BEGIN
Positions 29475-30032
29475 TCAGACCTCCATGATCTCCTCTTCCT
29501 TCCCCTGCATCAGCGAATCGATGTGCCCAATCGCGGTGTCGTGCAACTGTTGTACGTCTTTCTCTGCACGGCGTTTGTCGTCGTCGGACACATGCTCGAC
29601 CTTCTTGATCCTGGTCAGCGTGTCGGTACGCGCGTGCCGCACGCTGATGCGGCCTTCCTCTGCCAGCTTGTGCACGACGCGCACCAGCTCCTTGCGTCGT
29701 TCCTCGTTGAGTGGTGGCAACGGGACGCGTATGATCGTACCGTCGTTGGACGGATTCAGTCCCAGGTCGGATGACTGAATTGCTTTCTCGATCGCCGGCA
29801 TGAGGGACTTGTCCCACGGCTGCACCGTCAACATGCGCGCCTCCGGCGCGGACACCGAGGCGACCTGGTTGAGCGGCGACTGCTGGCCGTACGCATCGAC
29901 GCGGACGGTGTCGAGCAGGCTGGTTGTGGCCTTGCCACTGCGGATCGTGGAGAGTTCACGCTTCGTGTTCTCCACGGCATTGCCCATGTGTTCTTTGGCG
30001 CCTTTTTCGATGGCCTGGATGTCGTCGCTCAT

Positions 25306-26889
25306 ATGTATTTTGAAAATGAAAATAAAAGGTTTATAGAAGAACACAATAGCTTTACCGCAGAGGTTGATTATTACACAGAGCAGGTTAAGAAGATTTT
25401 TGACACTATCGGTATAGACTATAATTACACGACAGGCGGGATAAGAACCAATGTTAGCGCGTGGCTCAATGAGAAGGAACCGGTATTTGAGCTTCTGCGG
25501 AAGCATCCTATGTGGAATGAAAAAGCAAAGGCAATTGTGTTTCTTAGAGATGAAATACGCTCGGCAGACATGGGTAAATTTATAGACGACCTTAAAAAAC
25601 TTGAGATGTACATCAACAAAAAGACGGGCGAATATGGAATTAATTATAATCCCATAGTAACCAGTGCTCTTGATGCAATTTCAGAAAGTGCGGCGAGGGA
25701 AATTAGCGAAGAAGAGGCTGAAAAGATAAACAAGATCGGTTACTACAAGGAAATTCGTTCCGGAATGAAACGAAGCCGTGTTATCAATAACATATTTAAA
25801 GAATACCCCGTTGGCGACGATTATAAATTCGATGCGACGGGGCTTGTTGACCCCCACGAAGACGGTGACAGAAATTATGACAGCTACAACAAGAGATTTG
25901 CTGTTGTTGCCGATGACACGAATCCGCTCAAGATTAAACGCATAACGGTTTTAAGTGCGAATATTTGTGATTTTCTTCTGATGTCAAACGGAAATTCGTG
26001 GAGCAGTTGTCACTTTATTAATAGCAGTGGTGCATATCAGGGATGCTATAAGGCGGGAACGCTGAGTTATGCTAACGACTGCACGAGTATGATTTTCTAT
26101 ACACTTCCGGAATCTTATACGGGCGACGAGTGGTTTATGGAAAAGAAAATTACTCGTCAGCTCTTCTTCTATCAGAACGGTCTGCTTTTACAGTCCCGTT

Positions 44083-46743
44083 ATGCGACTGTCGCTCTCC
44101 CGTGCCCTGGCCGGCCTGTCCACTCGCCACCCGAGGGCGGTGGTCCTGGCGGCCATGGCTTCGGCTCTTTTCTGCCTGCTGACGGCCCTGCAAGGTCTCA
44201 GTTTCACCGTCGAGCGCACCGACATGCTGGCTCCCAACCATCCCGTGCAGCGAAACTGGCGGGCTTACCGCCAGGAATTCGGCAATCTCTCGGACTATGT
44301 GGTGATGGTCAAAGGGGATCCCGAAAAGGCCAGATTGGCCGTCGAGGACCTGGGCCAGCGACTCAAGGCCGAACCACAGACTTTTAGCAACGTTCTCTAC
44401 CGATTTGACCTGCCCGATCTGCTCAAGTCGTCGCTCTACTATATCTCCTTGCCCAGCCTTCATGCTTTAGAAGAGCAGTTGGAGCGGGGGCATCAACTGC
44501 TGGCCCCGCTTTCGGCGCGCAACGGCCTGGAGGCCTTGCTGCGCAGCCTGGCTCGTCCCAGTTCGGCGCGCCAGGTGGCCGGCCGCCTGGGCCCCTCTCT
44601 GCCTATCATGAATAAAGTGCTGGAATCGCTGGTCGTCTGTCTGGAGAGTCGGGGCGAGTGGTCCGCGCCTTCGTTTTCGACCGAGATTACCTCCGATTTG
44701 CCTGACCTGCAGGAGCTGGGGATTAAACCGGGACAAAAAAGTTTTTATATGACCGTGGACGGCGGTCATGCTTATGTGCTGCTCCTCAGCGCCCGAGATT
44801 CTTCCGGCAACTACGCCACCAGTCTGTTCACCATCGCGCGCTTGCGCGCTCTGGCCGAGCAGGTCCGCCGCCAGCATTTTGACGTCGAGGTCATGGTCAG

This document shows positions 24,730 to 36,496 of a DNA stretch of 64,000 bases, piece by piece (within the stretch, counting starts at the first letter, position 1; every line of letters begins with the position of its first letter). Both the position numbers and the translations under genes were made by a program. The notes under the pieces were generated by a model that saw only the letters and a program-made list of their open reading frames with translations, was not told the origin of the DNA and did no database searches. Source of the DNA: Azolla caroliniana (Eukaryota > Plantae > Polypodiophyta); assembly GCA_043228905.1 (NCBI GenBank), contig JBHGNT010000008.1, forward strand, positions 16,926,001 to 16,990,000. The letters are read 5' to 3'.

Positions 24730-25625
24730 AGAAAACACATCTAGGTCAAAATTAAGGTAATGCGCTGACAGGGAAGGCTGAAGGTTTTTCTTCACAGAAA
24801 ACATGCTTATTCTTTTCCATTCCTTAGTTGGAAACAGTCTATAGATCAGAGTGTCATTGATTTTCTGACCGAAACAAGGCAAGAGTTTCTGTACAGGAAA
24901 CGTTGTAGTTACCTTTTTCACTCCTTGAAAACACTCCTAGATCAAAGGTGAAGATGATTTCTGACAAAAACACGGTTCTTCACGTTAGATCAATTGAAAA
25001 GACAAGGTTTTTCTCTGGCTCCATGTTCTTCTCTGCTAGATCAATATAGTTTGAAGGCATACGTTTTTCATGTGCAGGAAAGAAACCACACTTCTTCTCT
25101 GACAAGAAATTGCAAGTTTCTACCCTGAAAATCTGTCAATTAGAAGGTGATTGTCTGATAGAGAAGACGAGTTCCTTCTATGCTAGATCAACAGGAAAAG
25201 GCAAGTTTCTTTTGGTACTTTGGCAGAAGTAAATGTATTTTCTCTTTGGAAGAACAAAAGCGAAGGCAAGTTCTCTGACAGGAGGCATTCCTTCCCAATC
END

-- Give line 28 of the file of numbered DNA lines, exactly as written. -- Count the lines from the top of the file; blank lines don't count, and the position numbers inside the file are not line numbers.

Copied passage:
44801 CTTCCGGCAACTACGCCACCAGTCTGTTCACCATCGCGCGCTTGCGCGCTCTGGCCGAGCAGGTCCGCCGCCAGCATTTTGACGTCGAGGTCATGGTCAG